Taylor’s Case: 1676

(Year?) An iriformatiori exhibited against him in the Crown Offce, for uttering of dlvers blasphemous expressions, horrible to hear, (viz.) that Jesus Christ was a bastard, a whoremaster, religion was a cheat ; and that he neither feared God, the devil, or man.
Beirig upon his trial, he acknowleclged the speaking of the words, except the word bastard ; and for the rest, he pretended to mean them in another sense than they ordinarily bear, (viz.) whoremaster, i.e. that Christ was master of the whore of Babylon, and such kind of evasions for the rest. But all the words being proved by several witnesses, he was found guilty.
And Hale said, that such kind of wicked blasphemous words were not only an offence to God and religion, but a crime against the laws, State and Government, and therefore punishable in this Court. For to say, religion is a cheat, is to dissolve all those obligations whereby the civil societies are preserved, arid that Christianity is parcel of the laws of England ; and therefore to reproach the Christian religion is to speak in subversion of the law.
Wherefore they gave judgment upon him, (viz.) to stand iri the pillory in three several places, and to pay one thousand marks fine, and to find sureties for his good behaviour during life.
An attack on Christian beliefs would undermine and endanger society: ‘For to say that religion is a cheat is to dissolve all those obligations whereby the civil societies are preserved and that Christianity is a parcel of the laws of England and therefore to reproach Christianity is to speak in subversion of the law.’ and ‘Contumelious reproaches of God and of the religion established are punishable here…. the Christian religion is part of the law itself’.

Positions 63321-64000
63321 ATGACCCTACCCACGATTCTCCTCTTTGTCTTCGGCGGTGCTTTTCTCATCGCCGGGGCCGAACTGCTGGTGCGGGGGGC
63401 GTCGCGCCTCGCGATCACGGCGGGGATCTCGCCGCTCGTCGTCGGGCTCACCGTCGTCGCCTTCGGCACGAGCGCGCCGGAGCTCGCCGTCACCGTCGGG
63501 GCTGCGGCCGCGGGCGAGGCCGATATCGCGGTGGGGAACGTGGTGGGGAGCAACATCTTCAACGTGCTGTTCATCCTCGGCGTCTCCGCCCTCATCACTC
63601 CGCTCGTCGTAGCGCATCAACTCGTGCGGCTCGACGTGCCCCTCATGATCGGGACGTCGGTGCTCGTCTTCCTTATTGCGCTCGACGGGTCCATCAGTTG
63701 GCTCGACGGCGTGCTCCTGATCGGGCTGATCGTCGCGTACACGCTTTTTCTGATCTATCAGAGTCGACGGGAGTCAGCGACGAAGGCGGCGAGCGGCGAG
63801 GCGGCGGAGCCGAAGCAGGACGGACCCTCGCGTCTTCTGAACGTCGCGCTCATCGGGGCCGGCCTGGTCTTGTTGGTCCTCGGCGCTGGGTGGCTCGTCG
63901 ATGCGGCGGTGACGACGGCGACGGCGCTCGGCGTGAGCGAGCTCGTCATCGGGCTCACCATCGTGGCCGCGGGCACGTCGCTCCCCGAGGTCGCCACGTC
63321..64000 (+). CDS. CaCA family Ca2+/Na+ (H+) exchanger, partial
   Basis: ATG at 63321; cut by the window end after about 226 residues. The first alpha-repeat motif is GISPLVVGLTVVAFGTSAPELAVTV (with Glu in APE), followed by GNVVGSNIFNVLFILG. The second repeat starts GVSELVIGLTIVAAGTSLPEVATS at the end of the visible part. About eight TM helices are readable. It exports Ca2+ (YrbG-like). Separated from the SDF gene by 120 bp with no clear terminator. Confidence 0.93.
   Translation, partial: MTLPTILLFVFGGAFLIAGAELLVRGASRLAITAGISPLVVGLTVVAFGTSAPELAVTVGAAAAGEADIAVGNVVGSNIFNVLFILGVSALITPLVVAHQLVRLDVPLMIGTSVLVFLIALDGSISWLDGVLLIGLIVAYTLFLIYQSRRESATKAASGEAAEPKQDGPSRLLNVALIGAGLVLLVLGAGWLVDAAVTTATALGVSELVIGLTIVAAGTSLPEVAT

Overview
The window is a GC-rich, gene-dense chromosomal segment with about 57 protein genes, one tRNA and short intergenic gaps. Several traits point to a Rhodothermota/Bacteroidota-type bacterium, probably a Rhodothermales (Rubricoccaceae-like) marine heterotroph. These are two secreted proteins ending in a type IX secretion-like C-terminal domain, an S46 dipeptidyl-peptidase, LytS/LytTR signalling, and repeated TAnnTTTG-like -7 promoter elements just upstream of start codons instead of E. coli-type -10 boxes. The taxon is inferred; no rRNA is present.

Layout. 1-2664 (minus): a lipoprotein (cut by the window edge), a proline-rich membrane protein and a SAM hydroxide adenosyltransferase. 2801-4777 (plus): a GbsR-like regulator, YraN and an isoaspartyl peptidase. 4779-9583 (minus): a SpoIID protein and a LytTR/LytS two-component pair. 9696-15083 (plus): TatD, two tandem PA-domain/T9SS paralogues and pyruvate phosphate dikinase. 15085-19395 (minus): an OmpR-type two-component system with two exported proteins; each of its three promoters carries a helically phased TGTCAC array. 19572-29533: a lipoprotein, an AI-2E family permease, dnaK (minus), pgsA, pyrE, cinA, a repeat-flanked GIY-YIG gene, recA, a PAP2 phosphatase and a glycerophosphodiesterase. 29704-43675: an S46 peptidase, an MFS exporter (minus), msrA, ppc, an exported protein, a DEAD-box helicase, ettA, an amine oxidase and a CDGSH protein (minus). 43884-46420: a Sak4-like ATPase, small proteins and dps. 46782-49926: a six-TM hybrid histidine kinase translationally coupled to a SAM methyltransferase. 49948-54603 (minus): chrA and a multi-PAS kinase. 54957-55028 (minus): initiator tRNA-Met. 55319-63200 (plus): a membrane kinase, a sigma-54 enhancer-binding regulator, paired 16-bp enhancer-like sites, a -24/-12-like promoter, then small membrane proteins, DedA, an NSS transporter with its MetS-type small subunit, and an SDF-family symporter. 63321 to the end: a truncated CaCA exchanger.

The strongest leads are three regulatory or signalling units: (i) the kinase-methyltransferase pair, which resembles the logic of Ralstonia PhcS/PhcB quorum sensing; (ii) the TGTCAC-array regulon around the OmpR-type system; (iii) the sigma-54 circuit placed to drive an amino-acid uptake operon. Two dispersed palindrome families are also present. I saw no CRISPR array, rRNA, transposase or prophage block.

Sir Matthew Hale


(1676) 3 Keb 607, [1726] EngR 773, (1726) 1 Vent 293, (1726) 86 ER 189 (C)




England and Wales

Cited by:

CitedGreen, Regina (on the Application of) v The City of Westminster Magistrates’ Court, Thoday, Thompson Admn 5-Dec-2007
The claimant appealed from the refusal by the magistrate to issue summonses for the prosecution for blashemous libel of the Director General of the BBC and the producers of a show entitled ‘Jerry Springer – The Opera.’
Held: The gist of the . .
CitedCorway v Independent Newspapers (Ireland) Limited 30-Jul-1999
(Supreme Court of Ireland) . .
ApprovedDominus Rex v Woolston 1732
The defendant having publish’d several discourses on the miracles of Christ, in which he maintain’d that the same are not to be taken in a literal sense, but that the whole relation of the life and miracles of our Lord Christ in the New Testament, . .
Lists of cited by and citing cases may be incomplete.

Crime, Ecclesiastical

Updated: 10 May 2022; Ref: scu.261809